Carlile didn’t just stick to her own hits. She worked in a haunting cover of David Bowie’s “Space Oddity,” followed by an angsty rendition of Radiohead’s “Creep.” She then performed her Grammy Award-winning song “The Joke,” a powerful number about pushing on and being yourself, despite the criticism that may come from others. Then, she moved to the piano, where she performed a stirring rendition of “Party of One.”
It would have been a spectacular end to the show, but Carlile was far from done. When it came time for her encore, she did something that’s fairly unusual for big-name artists: Knowing all too well from her early days what it’s like playing to an empty arena, Carlile brought out her opener, hard rock-blues artist Celisse, and gave her the chance to perform for a full house.
Carlile also welcomed famed folk-rock duo the Indigo Girls — who played their own set of hits, including “Galileo” and “Closer to Fine,” prior to Carlile’s performance — back onto the stage. For Carlile, having the Indigo Girls with her on tour is somewhat of a full-circle moment.
“I am the biggest Indigo Girls fan on the face of the planet,” Carlile said, her arms wrapped around singers Amy Ray and Emily Sailers. Carlile shared how she owed everything to the artists, recalling how she listened to them as a teenager, learned how to play guitar while listening to their songs, traveled far distances, and waited hours in line to meet them and see them perform. Carlile even spent years opening for them.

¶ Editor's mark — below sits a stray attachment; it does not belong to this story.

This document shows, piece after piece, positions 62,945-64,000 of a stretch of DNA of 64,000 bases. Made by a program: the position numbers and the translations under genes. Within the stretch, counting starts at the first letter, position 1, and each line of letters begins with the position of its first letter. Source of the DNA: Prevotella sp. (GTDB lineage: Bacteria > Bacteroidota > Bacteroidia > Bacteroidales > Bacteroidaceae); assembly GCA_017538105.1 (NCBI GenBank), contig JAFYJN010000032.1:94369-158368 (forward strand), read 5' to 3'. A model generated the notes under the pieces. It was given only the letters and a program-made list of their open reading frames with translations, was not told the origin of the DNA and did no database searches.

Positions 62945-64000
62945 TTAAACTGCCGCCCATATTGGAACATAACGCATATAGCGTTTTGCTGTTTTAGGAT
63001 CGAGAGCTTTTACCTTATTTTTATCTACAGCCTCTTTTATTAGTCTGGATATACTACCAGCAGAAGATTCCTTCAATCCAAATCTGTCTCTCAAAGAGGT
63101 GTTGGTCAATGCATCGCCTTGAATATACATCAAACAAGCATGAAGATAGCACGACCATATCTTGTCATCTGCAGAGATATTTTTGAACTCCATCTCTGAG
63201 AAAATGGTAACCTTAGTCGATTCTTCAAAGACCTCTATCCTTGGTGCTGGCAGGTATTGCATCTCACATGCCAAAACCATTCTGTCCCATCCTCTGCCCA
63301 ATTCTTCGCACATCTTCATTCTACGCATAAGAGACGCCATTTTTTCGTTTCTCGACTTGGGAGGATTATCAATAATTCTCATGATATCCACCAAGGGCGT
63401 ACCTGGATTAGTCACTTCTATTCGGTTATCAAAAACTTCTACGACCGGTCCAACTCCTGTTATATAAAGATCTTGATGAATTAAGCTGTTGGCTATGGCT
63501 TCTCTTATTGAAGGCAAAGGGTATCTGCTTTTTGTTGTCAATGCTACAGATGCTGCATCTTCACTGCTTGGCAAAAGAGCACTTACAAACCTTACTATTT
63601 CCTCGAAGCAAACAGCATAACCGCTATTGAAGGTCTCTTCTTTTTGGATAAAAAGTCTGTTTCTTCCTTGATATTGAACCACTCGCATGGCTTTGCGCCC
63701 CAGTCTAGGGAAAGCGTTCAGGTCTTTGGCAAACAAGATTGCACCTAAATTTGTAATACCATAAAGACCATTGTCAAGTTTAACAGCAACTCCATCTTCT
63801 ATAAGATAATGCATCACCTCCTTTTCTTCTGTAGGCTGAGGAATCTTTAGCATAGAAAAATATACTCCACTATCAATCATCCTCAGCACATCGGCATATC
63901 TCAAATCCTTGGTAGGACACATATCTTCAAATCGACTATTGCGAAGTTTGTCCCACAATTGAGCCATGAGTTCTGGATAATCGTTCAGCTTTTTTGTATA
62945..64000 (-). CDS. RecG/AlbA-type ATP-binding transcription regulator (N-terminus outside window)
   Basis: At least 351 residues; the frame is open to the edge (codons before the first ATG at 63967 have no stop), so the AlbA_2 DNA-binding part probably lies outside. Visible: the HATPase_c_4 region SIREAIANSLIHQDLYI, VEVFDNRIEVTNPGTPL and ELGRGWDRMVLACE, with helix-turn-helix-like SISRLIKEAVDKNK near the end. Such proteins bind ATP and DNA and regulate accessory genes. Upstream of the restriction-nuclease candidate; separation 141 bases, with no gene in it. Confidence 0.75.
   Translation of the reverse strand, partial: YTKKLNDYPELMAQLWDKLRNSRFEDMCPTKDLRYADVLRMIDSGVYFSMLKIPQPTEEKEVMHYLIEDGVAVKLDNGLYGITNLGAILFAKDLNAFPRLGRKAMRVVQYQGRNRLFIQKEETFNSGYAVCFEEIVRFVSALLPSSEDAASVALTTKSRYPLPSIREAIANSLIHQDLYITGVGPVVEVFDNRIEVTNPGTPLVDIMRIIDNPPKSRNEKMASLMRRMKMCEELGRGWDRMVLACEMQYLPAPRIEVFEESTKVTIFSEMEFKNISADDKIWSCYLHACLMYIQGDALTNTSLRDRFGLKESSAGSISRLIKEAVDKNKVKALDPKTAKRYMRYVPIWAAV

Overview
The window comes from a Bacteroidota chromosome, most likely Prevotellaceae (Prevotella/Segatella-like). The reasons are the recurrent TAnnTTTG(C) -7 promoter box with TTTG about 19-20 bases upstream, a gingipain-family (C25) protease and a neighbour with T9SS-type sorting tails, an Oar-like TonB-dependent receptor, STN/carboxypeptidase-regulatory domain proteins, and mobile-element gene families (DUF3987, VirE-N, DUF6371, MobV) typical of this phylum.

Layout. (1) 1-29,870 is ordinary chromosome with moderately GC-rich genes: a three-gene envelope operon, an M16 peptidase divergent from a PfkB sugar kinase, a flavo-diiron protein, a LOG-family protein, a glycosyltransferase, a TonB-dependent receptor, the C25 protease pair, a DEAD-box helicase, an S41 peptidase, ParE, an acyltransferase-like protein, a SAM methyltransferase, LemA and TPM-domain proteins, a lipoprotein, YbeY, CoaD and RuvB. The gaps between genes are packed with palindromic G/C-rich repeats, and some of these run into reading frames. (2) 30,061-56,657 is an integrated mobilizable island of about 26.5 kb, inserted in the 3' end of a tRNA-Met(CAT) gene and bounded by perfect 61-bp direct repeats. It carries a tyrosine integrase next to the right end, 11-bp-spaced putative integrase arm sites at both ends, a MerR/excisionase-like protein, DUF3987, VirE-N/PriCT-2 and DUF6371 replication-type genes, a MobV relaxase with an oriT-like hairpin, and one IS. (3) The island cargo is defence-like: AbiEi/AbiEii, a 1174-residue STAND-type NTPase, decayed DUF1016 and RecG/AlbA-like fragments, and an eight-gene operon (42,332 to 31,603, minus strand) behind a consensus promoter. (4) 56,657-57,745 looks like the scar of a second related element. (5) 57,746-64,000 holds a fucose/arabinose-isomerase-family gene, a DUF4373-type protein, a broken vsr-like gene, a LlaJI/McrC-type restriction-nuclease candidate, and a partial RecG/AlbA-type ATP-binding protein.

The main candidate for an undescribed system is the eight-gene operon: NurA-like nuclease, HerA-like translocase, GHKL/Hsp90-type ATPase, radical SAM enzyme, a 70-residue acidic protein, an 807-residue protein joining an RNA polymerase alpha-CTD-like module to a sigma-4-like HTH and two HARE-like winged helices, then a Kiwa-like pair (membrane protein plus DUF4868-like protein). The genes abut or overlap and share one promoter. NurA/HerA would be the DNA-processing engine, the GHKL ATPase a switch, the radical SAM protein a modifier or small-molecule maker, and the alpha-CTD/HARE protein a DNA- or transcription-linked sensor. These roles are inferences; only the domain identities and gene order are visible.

The crowd roared as Carlile and the Indigo Girls sang the duo’s hits “Least Complicated” and “Go.” It very well could have been an Indigo Girls headline show the way the audience engaged with the duo, basking in the rich harmonies.
No Brandi Carlile show would be complete without a tribute to folk legend Joni Mitchell, who has become a mentor of sorts to Carlile in recent years. Ahead of performing the Mitchell classic “Woodstock,” Carlile recalled Mitchell’s recent comeback at the Newport Folk Festival where, partway through Carlile’s set, Mitchell surprised fans by coming out and performing hit after hit — her first public performance since suffering a brain aneurysm in 2015 that temporarily took away her ability to sing and play guitar.
Carlile was visibly having a lot of fun onstage — and it seemed like she really didn’t want the show to come to an end. But after performing the already fast-paced “Hold Out Your Hand” at an even faster pace, Carlile finally brought the night to an end performing “Somewhere Over the Rainbow” in a style reminiscent of her early days: just her and a guitar.
Somewhere over the rainbow
Skies are blue
And the dreams that you dare to dream
Really do come true
Each note rang out crisp and clear, and, impressively, not a single noise could be heard in the packed arena. In that moment, Carlile made a venue of close to 20,000 people feel as intimate as a small venue like The State Room.
But for Carlile, the venue makes no difference. And after the past two years, you can be especially certain that Carlile is going to be singing each song like it’s her last for a long, long time.